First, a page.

American Diabetes Association. Standards of medical care in diabetes--2011. Diabetes Care. 2011;34 Suppl 1:S11-S61.

Eisenbarth GS, Polonsky KS, Buse JB. Type 1 Diabetes Mellitus. In: Kronenberg HM, Melmed S, Polonsky KS, Larsen PR. Kronenberg: Williams Textbook of Endocrinology. 11th ed. Philadelphia, Pa: Saunders Elsevier; 2008:chap 31.

Pignone M, Alberts MJ, colwell JA, Cushman M, Inzucchi SE, Mukherjee D, et al. Aspirin for primary prevention of cardiovascular events in people with diabetes: a position statement of the American Diabetes Association, a scientific statement of the American Heart Association, and an expert consensus document of the American College of Cardiology Foundation. Circulation. 2010;121:2694-2701.

Buchwald H, Estok R, Fahrbach K, Banel D, Jensen MD, Pories WJ, Bantle JP, Sledge I. Weight and type 2 diabetes after bariatric surgery: systematic review and meta-analysis. Am J Med. 2009 Mar;122(3):248-256.e5. Review. PubMed PMID: 19272486.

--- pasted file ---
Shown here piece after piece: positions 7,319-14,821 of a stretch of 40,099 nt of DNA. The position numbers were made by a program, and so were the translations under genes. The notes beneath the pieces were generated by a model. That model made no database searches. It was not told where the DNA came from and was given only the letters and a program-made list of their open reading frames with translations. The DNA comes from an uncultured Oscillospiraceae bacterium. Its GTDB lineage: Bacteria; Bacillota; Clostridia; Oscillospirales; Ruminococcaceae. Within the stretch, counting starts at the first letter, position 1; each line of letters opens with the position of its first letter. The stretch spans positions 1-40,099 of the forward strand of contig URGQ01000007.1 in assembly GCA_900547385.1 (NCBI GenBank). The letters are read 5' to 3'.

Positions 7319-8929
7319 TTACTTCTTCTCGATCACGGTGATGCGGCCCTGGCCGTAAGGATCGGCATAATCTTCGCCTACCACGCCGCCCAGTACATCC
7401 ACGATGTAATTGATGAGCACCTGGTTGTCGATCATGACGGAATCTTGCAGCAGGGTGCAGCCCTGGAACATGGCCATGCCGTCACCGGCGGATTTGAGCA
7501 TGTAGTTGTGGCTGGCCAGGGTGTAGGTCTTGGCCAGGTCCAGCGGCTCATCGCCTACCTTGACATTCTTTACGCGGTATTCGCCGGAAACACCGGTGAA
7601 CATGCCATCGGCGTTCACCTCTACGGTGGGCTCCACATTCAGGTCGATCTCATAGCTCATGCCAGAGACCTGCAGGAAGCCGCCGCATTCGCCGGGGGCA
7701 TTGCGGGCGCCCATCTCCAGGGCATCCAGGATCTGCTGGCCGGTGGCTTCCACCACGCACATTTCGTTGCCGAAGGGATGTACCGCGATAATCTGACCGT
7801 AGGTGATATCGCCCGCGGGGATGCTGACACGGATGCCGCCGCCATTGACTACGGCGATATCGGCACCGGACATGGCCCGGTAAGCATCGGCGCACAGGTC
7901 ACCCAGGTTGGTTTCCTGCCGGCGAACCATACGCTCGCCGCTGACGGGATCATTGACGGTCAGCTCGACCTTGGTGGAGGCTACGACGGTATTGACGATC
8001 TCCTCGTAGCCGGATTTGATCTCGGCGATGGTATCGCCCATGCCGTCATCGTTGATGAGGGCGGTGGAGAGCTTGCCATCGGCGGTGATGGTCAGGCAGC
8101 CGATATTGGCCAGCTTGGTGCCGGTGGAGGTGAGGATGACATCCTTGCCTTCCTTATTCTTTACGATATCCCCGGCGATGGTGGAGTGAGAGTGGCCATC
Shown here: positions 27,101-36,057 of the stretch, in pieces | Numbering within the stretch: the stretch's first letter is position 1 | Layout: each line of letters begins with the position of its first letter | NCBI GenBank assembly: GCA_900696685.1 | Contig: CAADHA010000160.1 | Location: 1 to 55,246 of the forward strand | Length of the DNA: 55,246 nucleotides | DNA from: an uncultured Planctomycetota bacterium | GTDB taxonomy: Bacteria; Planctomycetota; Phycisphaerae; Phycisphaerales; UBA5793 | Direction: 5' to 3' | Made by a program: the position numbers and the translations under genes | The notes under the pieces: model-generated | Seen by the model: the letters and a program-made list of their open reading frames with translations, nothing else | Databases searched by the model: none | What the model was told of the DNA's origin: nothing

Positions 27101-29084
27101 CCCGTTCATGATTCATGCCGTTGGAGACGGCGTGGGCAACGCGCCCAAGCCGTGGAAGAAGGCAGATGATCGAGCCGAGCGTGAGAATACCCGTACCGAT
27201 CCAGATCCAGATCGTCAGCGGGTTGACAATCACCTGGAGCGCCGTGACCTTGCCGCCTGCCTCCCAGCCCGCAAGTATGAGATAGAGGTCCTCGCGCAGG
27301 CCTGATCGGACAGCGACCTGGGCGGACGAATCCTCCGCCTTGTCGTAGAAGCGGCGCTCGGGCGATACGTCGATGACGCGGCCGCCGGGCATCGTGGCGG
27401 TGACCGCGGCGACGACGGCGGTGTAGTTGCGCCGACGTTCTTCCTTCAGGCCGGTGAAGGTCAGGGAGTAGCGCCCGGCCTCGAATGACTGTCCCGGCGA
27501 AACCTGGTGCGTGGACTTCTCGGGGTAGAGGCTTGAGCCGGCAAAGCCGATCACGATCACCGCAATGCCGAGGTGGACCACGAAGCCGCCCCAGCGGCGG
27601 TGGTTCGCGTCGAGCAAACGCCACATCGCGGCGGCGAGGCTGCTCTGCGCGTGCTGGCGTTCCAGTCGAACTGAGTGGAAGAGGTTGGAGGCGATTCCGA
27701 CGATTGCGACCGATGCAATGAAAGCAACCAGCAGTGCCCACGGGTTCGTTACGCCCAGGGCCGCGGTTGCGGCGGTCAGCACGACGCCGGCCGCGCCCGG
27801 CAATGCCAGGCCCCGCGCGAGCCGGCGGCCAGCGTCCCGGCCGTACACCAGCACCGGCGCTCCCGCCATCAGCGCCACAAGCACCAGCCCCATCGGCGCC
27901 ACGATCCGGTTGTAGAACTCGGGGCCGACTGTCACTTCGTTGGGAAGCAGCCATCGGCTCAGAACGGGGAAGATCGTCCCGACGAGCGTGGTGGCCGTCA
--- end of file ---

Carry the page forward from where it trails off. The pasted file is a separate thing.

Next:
ACCORD Study Group, Gerstein HC, Miller ME, Genuth S, Ismail-Beigi F, Buse JB, et al. Long-term effects of intensive glucose lowering on cardiovascular outcomes. N Engl J Med. 2011;364:818-828.

Alemzadeh R, Ali O. Diabetes Mellitus. In: Kliegman R, ed. 19th ed. Nelson Textbook of Pediatrics. Philadelphia, Pa: Saunders Elsevier; 2011: chap 583.


Review Date: 6/28/2011
Reviewed By: Ari S. Eckman, MD, Chief, Division of Endocrinology, Diabetes and Metabolism, Trinitas Regional Medical Center, Elizabeth, NJ. Review provided by VeriMed Healthcare Network. Also reviewed by David Zieve, MD, MHA, Medical Director, A.D.A.M., Inc.
The information provided herein should not be used during any medical emergency or for the diagnosis or treatment of any medical condition. A licensed medical professional should be consulted for diagnosis and treatment of any and all medical conditions. Call 911 for all medical emergencies. Links to other sites are provided for information only -- they do not constitute endorsements of those other sites. © 1997- A.D.A.M., Inc. Any duplication or distribution of the information contained herein is strictly prohibited.